What's the difference between i.e. and e.g.?
late 14c., "one who takes the place of another," from Old French lieu tenant "substitute, deputy," literally "placeholder," from lieu "place" (see lieu) + tenant, present participle of tenir "to hold" (see tenant). The notion is of a "substitute" for higher authority. Specific military sense of "officer next in rank to a captain" is from 1570s. Pronunciation with lef- is common in Britain, and spellings to reflect it date back to 14c., but the origin of this is a mystery (OED rejects suggestion that it comes from old confusion of -u- and -v-).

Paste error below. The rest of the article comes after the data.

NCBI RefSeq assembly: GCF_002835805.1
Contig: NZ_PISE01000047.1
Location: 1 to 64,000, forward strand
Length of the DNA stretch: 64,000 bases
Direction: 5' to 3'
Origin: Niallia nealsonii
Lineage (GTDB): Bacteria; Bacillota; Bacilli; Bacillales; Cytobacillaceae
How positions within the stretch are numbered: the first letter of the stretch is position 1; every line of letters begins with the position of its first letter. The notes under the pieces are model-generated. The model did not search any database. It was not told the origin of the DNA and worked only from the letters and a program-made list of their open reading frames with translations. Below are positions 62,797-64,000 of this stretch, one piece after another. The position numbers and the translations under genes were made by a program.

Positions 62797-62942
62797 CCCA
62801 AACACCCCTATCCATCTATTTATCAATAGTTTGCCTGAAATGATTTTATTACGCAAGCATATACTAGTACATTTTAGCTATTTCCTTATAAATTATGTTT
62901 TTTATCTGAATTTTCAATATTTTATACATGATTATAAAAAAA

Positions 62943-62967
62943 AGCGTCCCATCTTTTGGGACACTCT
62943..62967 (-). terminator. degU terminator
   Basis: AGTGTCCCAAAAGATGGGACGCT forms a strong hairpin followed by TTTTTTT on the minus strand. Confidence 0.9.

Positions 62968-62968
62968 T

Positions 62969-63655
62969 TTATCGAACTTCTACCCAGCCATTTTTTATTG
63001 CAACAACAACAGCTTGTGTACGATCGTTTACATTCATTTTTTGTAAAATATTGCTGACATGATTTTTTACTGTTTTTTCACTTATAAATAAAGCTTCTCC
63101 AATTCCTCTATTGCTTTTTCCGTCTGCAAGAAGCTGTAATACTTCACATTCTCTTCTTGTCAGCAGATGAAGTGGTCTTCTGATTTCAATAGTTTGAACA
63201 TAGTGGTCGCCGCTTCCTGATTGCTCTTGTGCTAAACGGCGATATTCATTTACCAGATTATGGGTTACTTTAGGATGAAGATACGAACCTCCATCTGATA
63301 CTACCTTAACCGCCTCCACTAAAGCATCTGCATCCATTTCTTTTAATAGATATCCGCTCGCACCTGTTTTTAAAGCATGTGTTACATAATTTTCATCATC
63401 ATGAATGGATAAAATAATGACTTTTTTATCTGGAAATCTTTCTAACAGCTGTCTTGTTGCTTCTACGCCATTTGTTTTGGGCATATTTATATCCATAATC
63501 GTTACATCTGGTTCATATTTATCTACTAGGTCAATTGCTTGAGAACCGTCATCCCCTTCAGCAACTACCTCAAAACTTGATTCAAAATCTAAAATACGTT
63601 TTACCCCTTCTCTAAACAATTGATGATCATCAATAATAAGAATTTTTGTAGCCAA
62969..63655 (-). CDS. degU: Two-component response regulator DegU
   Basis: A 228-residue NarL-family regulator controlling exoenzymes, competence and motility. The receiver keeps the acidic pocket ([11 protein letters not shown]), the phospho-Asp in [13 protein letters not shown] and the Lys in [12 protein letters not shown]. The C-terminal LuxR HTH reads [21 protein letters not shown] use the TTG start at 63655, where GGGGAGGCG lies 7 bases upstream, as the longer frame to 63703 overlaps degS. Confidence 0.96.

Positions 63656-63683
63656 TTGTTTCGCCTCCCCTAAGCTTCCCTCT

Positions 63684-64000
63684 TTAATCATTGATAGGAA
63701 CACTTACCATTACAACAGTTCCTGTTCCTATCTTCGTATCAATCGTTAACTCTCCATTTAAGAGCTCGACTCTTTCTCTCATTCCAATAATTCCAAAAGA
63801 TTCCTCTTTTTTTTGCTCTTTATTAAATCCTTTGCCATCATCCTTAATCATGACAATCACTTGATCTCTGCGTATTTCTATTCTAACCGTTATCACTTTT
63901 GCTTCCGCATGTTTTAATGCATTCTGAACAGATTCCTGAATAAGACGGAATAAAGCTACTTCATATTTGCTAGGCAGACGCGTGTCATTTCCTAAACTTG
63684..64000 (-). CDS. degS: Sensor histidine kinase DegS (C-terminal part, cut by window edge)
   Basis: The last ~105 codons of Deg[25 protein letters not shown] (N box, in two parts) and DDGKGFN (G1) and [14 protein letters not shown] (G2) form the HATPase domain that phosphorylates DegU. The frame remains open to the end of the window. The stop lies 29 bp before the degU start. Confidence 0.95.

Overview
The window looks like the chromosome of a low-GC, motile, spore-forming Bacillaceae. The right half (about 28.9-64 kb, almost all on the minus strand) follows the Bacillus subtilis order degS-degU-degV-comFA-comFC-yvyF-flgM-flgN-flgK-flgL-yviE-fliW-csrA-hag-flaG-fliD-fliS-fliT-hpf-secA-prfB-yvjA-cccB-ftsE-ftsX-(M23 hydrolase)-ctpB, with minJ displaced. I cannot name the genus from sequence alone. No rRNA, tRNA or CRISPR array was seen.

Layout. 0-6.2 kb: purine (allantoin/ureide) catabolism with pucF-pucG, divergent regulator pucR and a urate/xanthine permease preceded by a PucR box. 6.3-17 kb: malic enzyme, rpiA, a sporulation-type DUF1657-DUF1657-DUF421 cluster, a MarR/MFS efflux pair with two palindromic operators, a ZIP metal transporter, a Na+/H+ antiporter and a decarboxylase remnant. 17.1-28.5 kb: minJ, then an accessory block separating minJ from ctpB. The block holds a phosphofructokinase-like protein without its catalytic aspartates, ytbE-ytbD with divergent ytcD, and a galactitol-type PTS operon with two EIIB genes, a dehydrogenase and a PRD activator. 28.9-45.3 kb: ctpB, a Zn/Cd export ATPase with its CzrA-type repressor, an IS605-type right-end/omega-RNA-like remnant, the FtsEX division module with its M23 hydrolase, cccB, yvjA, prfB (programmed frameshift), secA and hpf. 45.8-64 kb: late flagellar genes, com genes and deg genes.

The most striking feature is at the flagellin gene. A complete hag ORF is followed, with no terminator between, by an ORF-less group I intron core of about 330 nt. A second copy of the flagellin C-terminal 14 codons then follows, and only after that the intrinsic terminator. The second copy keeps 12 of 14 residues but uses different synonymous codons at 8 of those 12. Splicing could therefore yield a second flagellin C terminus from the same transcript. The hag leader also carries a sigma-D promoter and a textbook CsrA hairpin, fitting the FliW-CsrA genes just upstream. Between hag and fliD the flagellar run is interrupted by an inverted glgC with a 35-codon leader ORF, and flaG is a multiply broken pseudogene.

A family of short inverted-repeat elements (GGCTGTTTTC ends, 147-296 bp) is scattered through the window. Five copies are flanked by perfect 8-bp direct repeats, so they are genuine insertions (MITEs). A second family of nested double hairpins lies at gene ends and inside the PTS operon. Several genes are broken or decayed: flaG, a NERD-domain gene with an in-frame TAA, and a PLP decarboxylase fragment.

(only in A.V. Esther 3:12; 8:9; 9:3; Ezra 8:36), a governor or viceroy of a Persian province having both military and civil power. Correctly rendered in the Revised Version "satrap."
company grade officer, the lowest rank of commissioned officer in most armies of the world. The lieutenant normally commands a small tactical unit such as a platoon.